Two Ways Winter Sunlight Wreaks Havoc On Your Trees

Two Ways Winter Sunlight Wreaks Havoc On Your Trees

6 March 2018
 Categories: , Blog

If you're like most people with trees in your yard, you appreciate the aesthetic value they add to your property during all four seasons of the year. In winter, for instance, deciduous trees take on an austere beauty -- and like many people, you may think they look particularly appealing with snow on their branches. However, heavy snows can weaken and even break tree branches, creating a potentially dangerous situation for homeowners and others in the vicinity, so be sure to use a specialized, long-handled brush to remove excess snow from tree branches.

Following are two more tree care issues that can arise during winter and how you can help minimize the damage they cause. 

Sun Scald

Sun scald occurs on trees with relatively thin barks when the temperature on the bark heats up during the day as a result of exposure to reflected sunlight from snow or light-colored buildings in the near vicinity. The warm temperatures on the bark causes dormant tissues to temporarily come to life, only to die again when freezing nighttime temperatures enter the picture. Sun scald can sometimes be identified by the presence of a long, sunken canker along with cracking, peeling bark. 

Although mature, healthy trees that develop this condition normally heal with little residual damage, you can help the process along by removing any loose bark with a sterilized pair of pruning shears. Young trees may be more likely to be seriously damaged by sun scald. Preventative measures such as painting the tree trunk white in young species of trees known to be susceptible, such as sugar maples and mountain ash, can help keep this condition from causing serious damage.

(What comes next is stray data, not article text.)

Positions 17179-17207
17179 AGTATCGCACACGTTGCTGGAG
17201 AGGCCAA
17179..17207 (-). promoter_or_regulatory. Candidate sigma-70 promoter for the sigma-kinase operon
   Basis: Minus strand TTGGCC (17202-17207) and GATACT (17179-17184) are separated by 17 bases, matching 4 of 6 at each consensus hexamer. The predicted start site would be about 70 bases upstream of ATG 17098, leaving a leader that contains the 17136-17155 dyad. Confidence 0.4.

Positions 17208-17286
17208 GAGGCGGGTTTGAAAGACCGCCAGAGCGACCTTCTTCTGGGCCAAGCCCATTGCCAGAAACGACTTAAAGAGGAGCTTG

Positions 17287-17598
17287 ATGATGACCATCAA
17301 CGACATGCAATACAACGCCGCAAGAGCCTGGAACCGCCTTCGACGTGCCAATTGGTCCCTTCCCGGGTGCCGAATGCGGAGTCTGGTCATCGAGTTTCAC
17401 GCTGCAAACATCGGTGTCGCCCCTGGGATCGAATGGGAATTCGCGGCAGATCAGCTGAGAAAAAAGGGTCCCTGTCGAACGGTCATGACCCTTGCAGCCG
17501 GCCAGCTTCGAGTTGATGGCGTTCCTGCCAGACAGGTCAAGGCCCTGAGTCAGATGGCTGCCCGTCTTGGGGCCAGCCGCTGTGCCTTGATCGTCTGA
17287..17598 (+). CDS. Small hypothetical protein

Frost Cracking

Frost cracks are a condition with the potential to seriously damage your trees. Like sun scald, frost cracks occur as the result of winter sun heating up the bark. Because wood is a porous material, it expands and contracts as temperatures fluctuate, and as you probably already know, outdoor temperatures fall fast during winter when the sun goes behind a cloud or sets for the day. As its name implies, a frost crack is a crack in the tree. The rapid shift in temperature causes the bark and the wood directly under it to form a vertical split. In some trees, particularly mature ones with plenty of surface space on their trunks, this process is so dramatic you can actually hear the wood splitting. 

A frost crack provides pathogens and pests with an ideal entrance point to the inner system of the tree, so it's essential that homeowners contact a professional tree service for assistance when this happens. For more information, contact companies like Joe Hanley's Tree Trimming.